Are you through pretending? We saw its signs in the suburbs!

Now, after turning the page of the millennial calendar, things are different. Glowing screens abound; people walk around all day with shiny devices stuck to their faces, cutting them off from all those around them; people experience life with gadget-screen as intermediary, recording and uploading every trifling moment of our lives. We’re connected, but we’re not connecting.
When our singer “was only a child”, the star (and the state of things) was merely dying; twenty-odd years (an entirely insignificant amount of time, on the planetary scale) later, that star has now died, and begun to collapse.
What could they see that was ending? While I’d like to say ‘the System’ or ‘the suburban way of life’, I think it would hit closer to the mark to say a world in which people were just people—we weren’t completely married to (and overly reliant upon) our beeping, glowing screens just quite yet.
I suppose it’s possible the Singularity is the endpoint of this path down which we’re blindly proceeding, but we must remember that it didn’t happen overnight, the signs were there in the ’burbs for all to see.

fate
You could never have predicted that it could see through you,
Kasparov, Deep Blue, 1996
Your mind’s pulling tricks now
The show is over so take a bow, we’re living in the shadows of…(something unintelligible)

Solid recent-history reference. For those of you who might not have been around or were busy watching MTV in 1996, Deep Blue was the IBM supercomputer that—with shades of Watson— saw through and beat chess champion Gary Kasparov in their first game. Granted, Kasparov eventually won the six-game match 4-2, but Deep Blue won the rematch 3½-2½ the following year.

Was Kasparov’s loss—to a machine—one of the “signs” seen in the suburbs?

The bit about living in the shadows is tricky, because it gets lost in the mix under the “la la la la” refrain; it might be “shadows of the night”, “shadows of the song”(that’d be a nice callback), or “shadows of the lie”, each of which could alter the interpretation of the song.

Hey, put the cellphone down for a while
In the night there is something wild, can you hear it breathing?
And hey, put the laptop down for a while
In the night there is something wild, I feel it, it’s leaving me

Note that they don’t sing, “Hey, throw the cellphone/laptop away”, just to “put [it] down for a while”. There’s nothing inherently wrong with the technology—cellphones and computers aren’t innately bad, if you use them to talk to friends and loved ones instead of playing Angry Birds or trolling the comment sections of Youtube—just don’t abuse and overdo it to the point of becoming grotesque and rococo, “where you have all this information that you don’t need or want but the medium is there so it’s filled up.”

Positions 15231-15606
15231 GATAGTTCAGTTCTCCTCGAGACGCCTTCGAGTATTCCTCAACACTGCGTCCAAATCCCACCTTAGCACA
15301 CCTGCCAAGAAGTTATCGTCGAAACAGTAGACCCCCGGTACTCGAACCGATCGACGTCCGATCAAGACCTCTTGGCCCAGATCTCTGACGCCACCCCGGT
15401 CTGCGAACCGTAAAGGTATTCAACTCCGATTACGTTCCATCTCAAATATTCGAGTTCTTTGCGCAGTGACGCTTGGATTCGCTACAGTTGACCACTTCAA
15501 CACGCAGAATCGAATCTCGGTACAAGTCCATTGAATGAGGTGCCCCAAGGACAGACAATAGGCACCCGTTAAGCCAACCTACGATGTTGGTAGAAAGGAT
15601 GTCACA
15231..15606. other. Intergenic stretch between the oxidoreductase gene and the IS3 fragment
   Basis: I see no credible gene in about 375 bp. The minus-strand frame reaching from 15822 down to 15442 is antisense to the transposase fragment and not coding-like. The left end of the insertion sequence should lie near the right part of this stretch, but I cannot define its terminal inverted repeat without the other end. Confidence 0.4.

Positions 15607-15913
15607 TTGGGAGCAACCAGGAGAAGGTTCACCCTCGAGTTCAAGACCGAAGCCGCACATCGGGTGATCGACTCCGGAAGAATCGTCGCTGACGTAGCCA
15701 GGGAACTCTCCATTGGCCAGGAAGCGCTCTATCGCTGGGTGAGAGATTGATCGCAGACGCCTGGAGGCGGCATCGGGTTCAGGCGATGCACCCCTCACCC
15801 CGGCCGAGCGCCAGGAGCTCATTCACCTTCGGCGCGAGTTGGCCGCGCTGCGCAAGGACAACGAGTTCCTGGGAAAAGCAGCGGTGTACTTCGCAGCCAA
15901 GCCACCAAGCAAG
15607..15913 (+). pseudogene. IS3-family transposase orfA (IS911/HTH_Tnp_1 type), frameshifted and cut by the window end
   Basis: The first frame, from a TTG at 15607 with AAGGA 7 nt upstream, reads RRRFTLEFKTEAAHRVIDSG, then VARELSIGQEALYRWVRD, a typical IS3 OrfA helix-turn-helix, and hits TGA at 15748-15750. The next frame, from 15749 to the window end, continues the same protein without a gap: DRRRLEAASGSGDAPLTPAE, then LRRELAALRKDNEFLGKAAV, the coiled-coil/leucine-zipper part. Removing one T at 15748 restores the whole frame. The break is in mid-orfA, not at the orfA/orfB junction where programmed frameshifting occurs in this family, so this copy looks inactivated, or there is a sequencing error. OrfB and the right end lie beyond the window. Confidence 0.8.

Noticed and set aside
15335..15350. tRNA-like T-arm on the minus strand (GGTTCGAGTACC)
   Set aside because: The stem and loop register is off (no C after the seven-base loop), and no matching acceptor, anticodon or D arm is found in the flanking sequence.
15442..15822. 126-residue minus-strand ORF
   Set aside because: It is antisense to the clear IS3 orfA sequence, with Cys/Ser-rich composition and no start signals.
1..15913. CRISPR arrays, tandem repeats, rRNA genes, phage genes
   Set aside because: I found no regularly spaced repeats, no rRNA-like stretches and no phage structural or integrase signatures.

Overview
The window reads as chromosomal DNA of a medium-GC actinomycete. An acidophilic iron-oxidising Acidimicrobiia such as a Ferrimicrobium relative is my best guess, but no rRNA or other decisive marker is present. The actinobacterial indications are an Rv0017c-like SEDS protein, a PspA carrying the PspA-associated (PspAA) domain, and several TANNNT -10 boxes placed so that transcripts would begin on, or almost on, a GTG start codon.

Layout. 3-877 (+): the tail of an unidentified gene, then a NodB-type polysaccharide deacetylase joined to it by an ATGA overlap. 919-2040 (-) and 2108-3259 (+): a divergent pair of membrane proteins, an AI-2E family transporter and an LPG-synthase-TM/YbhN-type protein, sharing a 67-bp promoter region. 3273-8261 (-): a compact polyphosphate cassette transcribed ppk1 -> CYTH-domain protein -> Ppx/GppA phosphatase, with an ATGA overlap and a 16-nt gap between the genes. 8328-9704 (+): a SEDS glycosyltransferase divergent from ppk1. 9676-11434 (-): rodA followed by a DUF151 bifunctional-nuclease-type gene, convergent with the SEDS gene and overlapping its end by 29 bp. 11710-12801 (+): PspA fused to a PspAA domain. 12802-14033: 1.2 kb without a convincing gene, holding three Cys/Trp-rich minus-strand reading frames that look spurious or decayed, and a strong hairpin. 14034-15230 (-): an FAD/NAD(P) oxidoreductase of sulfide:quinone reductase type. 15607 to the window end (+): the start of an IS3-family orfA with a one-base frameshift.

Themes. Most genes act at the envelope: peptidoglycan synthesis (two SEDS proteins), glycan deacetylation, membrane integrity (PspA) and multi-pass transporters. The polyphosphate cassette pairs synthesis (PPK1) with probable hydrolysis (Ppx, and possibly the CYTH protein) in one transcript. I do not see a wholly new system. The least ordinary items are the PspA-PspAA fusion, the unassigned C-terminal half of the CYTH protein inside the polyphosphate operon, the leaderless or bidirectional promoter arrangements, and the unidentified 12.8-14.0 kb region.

(And yes, I’m completely aware of the irony that I’m writing this on my laptop, to be broadcast out into the electronic aether to be read by strangers. But at least when I’m done, I’m going to do just what Win and Regine say, and put the laptop down for a while, and go do some wood- and leatherworking with handtools.)

The Suburbs: ‘Modern Man’

So I wait in line, I’m a modern man
And the people behind me, they can’t understand
Makes me feel like…like something don’t feel right
Like a record that’s skipping, I’m a modern man
And the clock keeps ticking, I’m a modern man
Makes me feel like, makes me feel like

This, according to Butler, is what it means to be a ‘modern man’: an adulthood wasted spent standing in line day in, day out like a skipping record (shades of Groundhog Day?).
In this haze of undifferentiated days, we keep getting older (the clock keeps ticking), we can’t sleep, and we’re increasingly emotionally disconnected. Worst of all, we’re troubled by the feeling that something don’t feel right:
“…you know something. What you know you can’t explain. But you feel it. You’ve felt it your entire life. That there’s something wrong with the world. You don’t know what it is but it’s there, like a splinter in your mind driving you mad.”

In my dream I was almost there
Then you pulled me aside and said, “You’re going nowhere”
They say we are the chosen few but we’re wasted
And that’s why we’re still waiting on a number from the modern man…

When I was seventeen, I was selected to be in my state’s ‘Governor’s Scholar’ program (we liked to joke that GSP stood for ‘government-sponsored procreation’, and that the program existed to help smart kids hook up to improve the gene pool and prevent brain-drain, or something). Throughout the program, we were continually told that we were the ‘best and brightest’ of our generation. Maybe they were right; maybe in another life we really could be the best and brightest, if it weren’t for the fact that the adulthood we were being groomed for was the one designed to turn us into the timeclock zombies Butler describes in this song.

Maybe when you’re older you will understand
Why you don’t feel right, why you can’t sleep at night now?
In line for a number but you don’t understand, like a modern man

Here we see again the theme of growing older being linked to this kind of numb, insomniac existence; the converse of this notion is that childhood must be the time when we’re truly alive, vibrant and full of energy and unaware of the passage of time, which is pretty much true.

Oh, I had a dream I was dreaming
And I feel I’m losing the feeling
Makes me feel like something don’t feel right
I erase the number of the modern man
Want to break the mirror of the modern man
Makes me feel like, makes me feel like

In my dream I was almost there
Then you pulled me aside and said, “You’re going nowhere”
I know we are the chosen few but we’re wasted
And that’s why we’re still waiting in line for a number but you don’t understand – like a modern man

And if you feel so right, how come you can’t sleep at night?
In line for a number but you don’t understand – like a modern man
I’m a modern man